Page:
So my 6 AM boarding time this morning required me to get to the train station early so that meant leaving at 4:30 am from my hotel.  I always like to arrive early because if there is an issue, I have time to resolve it.  I actually got dropped off at the wrong location once on this trip but I was able to get to the correct location in time due to being early.  There are also all sorts of other delays that can happen such as traffic or any other unforeseen issues. You can count on on any bus or train taking a few hours longer for any arrival.  So a 7 AM scheduled arrival might mean you are getting in at 12:30 PM.  It seems every bus and train that I have taken in India has been really late or the estimated arrival time is done by a person who can’t read a clock. The beauty about doing this round the world trip and having a little more time, is that if it takes a little longer than I’m not really out anything.  I’m just along for the ride. It is definitely a luxury and I enjoyed the I’ll get there when I get there attitude.  I think to the person that is on a serious schedule, it can be quiet annoying.

Also with my early morning departure this morning, I tried to see if my hotel had anyway to arrange transportation yesterday but they didn’t.  The guy at the front desk said no problem just go out to the street at 4:30 and get a rickshaw.  They run 24 hours a day he said. I was like, “really they will be waiting for passengers at 4:30 am.” Everything I have noticed about India seems to say things start a little later in the day.  Using my own intuition, I went to the street and found a rickshaw driver who agreed to pick me up in the early morning.  I didn’t negotiate too hard and paid him a generous 200 rupees in which my arrival to Agra only cost me 80.  200 rupees is like 3 or 4 dollars.  I wanted to make sure he was there and Indians believe that a big sale for their first sale of the day will bring them good luck for the rest of day.  So this morning when I walked to the street at 4:30 AM and he was the only one there. The street was dark and empty. I thought that is exactly why you have to use common sense while traveling.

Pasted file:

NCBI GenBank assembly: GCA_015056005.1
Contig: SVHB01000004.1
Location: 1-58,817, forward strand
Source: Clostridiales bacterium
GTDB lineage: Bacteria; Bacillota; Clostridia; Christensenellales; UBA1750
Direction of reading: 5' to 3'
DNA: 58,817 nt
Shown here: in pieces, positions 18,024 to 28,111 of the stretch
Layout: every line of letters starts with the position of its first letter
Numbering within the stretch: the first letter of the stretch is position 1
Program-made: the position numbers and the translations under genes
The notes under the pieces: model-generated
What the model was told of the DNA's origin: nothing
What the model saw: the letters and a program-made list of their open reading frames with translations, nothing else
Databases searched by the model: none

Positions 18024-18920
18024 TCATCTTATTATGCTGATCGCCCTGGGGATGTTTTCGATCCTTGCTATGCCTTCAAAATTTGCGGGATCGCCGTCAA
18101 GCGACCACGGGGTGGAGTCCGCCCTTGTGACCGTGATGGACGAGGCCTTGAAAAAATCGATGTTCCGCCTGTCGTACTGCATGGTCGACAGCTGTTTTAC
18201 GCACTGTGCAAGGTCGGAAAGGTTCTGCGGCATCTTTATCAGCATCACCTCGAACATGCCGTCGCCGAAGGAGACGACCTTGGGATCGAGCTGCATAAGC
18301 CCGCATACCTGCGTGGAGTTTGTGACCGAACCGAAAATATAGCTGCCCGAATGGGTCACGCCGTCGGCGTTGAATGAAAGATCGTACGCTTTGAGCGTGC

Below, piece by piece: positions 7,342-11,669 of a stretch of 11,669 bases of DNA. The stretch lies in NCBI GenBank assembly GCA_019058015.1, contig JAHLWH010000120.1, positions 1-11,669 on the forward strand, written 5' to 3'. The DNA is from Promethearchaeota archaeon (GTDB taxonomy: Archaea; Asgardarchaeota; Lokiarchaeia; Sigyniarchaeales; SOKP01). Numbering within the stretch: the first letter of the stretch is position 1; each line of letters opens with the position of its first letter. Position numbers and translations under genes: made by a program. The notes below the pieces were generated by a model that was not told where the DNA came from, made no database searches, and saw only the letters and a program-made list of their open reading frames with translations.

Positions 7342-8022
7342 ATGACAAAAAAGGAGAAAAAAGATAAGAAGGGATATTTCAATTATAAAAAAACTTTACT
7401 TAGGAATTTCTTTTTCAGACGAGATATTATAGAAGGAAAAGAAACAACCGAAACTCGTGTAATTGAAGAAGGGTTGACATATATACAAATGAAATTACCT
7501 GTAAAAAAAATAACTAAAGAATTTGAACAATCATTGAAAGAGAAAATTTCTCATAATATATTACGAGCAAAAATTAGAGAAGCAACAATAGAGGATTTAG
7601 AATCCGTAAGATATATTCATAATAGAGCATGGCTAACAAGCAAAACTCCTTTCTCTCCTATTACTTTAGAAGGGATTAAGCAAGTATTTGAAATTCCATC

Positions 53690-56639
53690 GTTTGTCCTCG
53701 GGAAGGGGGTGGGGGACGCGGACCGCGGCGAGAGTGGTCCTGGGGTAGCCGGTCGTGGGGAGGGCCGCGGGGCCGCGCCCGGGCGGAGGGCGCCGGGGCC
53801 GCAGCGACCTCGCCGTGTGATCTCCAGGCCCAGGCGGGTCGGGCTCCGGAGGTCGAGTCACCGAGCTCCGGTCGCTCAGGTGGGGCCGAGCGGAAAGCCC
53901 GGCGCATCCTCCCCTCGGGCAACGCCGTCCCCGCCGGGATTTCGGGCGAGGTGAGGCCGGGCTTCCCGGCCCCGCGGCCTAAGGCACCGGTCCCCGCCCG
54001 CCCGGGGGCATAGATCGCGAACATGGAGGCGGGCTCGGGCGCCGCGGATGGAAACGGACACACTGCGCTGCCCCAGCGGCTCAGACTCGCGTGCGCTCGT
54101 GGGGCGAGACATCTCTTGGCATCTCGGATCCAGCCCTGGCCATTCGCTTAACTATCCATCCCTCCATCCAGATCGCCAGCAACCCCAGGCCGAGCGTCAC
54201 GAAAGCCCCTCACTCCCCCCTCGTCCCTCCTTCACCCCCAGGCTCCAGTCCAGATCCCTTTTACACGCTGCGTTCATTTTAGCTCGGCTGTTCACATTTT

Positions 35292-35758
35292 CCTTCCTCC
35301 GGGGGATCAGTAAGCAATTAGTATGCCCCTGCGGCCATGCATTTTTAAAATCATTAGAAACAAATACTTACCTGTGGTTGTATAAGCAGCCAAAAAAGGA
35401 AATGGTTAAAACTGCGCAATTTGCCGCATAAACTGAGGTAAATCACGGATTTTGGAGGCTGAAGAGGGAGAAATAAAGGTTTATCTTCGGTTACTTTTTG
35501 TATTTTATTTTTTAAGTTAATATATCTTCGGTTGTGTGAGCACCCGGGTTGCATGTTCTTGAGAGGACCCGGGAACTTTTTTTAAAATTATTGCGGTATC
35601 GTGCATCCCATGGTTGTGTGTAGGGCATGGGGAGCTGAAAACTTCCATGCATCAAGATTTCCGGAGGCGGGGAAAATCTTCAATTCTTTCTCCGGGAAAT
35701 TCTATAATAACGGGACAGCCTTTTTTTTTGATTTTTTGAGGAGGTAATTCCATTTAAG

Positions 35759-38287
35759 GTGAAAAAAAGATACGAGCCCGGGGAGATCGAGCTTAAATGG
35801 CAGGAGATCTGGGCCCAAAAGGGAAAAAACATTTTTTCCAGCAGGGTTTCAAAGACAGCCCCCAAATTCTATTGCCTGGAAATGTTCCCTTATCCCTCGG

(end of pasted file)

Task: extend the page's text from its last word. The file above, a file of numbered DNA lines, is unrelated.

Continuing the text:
India has been a really amazing place and honestly I don’t think I can accurately describe it.  The sights, the sounds, the smells, the colors, the food, and just about everything has been intense.  It has definitely made me work for it though. I have learned a lot, had a great time, saw many interesting things, and feel that if I can travel in India, then I can travel anywhere. I visualize India like climbing to the top of the mountain and looking at the spectacular view.  Your legs were burning hiking up, you were a bit uncomfortable, but when you finally reached the top, you were like “Wow!  Look at that view!”  I suppose earning it has made me appreciate that much more!  I’m so stoked to say I have been to India!  What a cool country!

So tomorrow I will by heading to Nepal.


Getting sick in India and how to avoid it.